It’s that time of year again – the time when many around the world hang spooky lanterns, carve gruesome pumpkins and hit the streets to go trick-or-treating.
That’s right: Halloween is here. And while it’s okay to reuse last year’s costume (more than okay, recycling is cool!), there’s no reason why you can’t treat your tastebuds to something new on the Halloween treats front.
From Mexican pan de muerto to Irish barmbrack, discover seven traditional (not to mention sugary!) Halloween food options from around the world.
On All Hallows’ Eve, the wafting smell of freshly baked barmbrack (báirín breac in Irish) fills homes all over Ireland. A quick and easy Halloween treat to prepare (especially as far as bread is concerned), this particular loaf is traditionally filled with raisins and sultanas – and best enjoyed with a large slathering of butter and a cuppa.
Traditionally, various objects are baked into the loaf – think anything from a piece of cloth to a silver coin. Each object carries a different meaning for the year ahead. Some are good, some not so good…so choose your slice carefully!
Another item to add to your Halloween baking wish list: also known as a soul cake, pães-de-Deus (“breads of God”) are small, round fluffy ball of coconut-y goodness. Traditionally eaten on All Saints’ Day (Dia de Todos-os-Santos) on 1 November, ingredients for the batter include a splash of rum, a little lemon zest and a dash of vanilla.
In Portugal, pão-de-Deus is given to children and the poor as a treat when they go from door to door singing and saying prayers for the dead. Rumour has it that this practice might be the origin of trick-or-treating…
Often called fave dei morti (“beans of the dead”) due to their oval shape, these chewy little Halloween biscuits are eaten by many Italian families on All Souls’ Day (Commemorazione dei defunti) on 2 November.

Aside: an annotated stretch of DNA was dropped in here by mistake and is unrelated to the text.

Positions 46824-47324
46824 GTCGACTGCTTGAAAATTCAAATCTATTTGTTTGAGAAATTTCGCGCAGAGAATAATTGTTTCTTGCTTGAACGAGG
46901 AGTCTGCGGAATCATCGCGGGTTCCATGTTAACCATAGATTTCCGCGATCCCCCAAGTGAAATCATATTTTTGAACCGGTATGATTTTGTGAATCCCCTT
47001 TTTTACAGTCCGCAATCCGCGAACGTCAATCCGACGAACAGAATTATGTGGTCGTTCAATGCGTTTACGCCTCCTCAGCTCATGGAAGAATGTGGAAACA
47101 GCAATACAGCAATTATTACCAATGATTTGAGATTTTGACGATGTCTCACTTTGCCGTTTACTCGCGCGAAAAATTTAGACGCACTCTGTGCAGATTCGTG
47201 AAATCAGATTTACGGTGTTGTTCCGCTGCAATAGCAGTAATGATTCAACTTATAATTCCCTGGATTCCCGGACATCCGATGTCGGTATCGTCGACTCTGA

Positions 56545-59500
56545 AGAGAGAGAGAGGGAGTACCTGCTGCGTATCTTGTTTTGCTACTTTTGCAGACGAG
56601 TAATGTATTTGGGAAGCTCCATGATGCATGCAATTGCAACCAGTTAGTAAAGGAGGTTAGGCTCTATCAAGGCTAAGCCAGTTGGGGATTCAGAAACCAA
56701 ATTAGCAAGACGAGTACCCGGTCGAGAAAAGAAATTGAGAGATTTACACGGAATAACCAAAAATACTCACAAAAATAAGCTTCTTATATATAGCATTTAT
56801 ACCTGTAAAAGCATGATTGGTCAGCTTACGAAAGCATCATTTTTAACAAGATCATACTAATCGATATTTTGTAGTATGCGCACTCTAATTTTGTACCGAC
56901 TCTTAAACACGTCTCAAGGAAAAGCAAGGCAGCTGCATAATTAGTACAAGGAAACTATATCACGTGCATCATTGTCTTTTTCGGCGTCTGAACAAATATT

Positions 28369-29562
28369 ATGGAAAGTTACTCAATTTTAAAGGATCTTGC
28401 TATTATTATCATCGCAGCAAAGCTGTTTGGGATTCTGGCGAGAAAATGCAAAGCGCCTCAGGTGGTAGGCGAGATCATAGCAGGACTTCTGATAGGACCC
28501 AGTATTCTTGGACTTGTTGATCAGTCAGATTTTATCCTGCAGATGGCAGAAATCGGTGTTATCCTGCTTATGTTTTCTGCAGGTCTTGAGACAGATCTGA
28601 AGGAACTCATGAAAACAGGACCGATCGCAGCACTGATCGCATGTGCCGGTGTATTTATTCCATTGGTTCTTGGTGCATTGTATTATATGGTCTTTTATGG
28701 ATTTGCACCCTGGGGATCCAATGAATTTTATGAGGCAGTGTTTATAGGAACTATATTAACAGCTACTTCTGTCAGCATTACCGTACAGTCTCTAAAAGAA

Made with ground-up almonds, pine nuts, cinnamon and lemon zest, they’re a treat capable of making even a savoury person’s mouth water.
A traditional Halloween bake prepared in the days leading up to the Day of the Dead (Día de Muertos), the literally translated “bread of the dead” is a soft, sweet bread roll.
True to its name, pan de muerto is eaten next to a loved one’s grave in celebration of their life, and its decoration takes the shape of a bit of bone-shaped dough on top.
The simple recipe can also be flavoured with orange-flower water, anise seeds or other ingredients, depending on the region.
If you haven’t tried this Halloween treat – ’holy bones’ made out of marzipan – you’re missing out. Eaten around All Saints’ Day or Día de Todos los Santos in Spain, they have various fillings and are often covered in syrup.
Perhaps the most well-known Halloween candy of all. All Hallows’ Eve in the States wouldn’t be complete without the candy apple (known as toffee apples in the UK). Covered in a deliciously sticky sugar coating – normally mixed with corn syrup, water, cinnamon and red food coloring – these apples dress to impress. And thanks to the timely apple harvest, there’s no shortage of them.
Bonfire toffee is a traditional Halloween sweet treat across the UK, but also on Guy Fawkes Night. The darker, spooky-looking toffee is made from black treacle, butter and sugar.
If you’re making it from scratch, prepare to get busy with a hammer – you’ll need to dismember a sheet’s worth of toffee and break it up into bite-size chunks!
Are you peckish for any traditional (or not-so-traditional) Halloween treats? Let us know in the comments!
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